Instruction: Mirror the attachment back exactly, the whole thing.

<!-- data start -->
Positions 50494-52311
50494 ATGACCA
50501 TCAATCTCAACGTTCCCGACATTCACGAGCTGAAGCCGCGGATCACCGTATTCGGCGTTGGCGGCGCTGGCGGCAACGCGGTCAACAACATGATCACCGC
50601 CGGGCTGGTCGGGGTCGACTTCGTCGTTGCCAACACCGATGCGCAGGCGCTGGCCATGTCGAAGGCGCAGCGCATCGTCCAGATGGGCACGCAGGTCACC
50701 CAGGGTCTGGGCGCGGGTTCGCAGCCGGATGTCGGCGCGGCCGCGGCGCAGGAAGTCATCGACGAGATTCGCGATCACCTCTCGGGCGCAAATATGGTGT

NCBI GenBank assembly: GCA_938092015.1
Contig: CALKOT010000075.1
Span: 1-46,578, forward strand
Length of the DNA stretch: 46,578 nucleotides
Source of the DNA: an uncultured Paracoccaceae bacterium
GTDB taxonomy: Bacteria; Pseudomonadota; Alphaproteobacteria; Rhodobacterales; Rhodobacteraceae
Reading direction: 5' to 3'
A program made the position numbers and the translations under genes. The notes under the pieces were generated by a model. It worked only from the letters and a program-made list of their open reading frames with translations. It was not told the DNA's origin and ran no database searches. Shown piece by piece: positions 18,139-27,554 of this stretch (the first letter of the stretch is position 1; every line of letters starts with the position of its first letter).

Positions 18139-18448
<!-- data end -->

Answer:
Positions 50494-52311
50494 ATGACCA
50501 TCAATCTCAACGTTCCCGACATTCACGAGCTGAAGCCGCGGATCACCGTATTCGGCGTTGGCGGCGCTGGCGGCAACGCGGTCAACAACATGATCACCGC
50601 CGGGCTGGTCGGGGTCGACTTCGTCGTTGCCAACACCGATGCGCAGGCGCTGGCCATGTCGAAGGCGCAGCGCATCGTCCAGATGGGCACGCAGGTCACC
50701 CAGGGTCTGGGCGCGGGTTCGCAGCCGGATGTCGGCGCGGCCGCGGCGCAGGAAGTCATCGACGAGATTCGCGATCACCTCTCGGGCGCAAATATGGTGT

NCBI GenBank assembly: GCA_938092015.1
Contig: CALKOT010000075.1
Span: 1-46,578, forward strand
Length of the DNA stretch: 46,578 nucleotides
Source of the DNA: an uncultured Paracoccaceae bacterium
GTDB taxonomy: Bacteria; Pseudomonadota; Alphaproteobacteria; Rhodobacterales; Rhodobacteraceae
Reading direction: 5' to 3'
A program made the position numbers and the translations under genes. The notes under the pieces were generated by a model. It worked only from the letters and a program-made list of their open reading frames with translations. It was not told the DNA's origin and ran no database searches. Shown piece by piece: positions 18,139-27,554 of this stretch (the first letter of the stretch is position 1; every line of letters starts with the position of its first letter).

Positions 18139-18448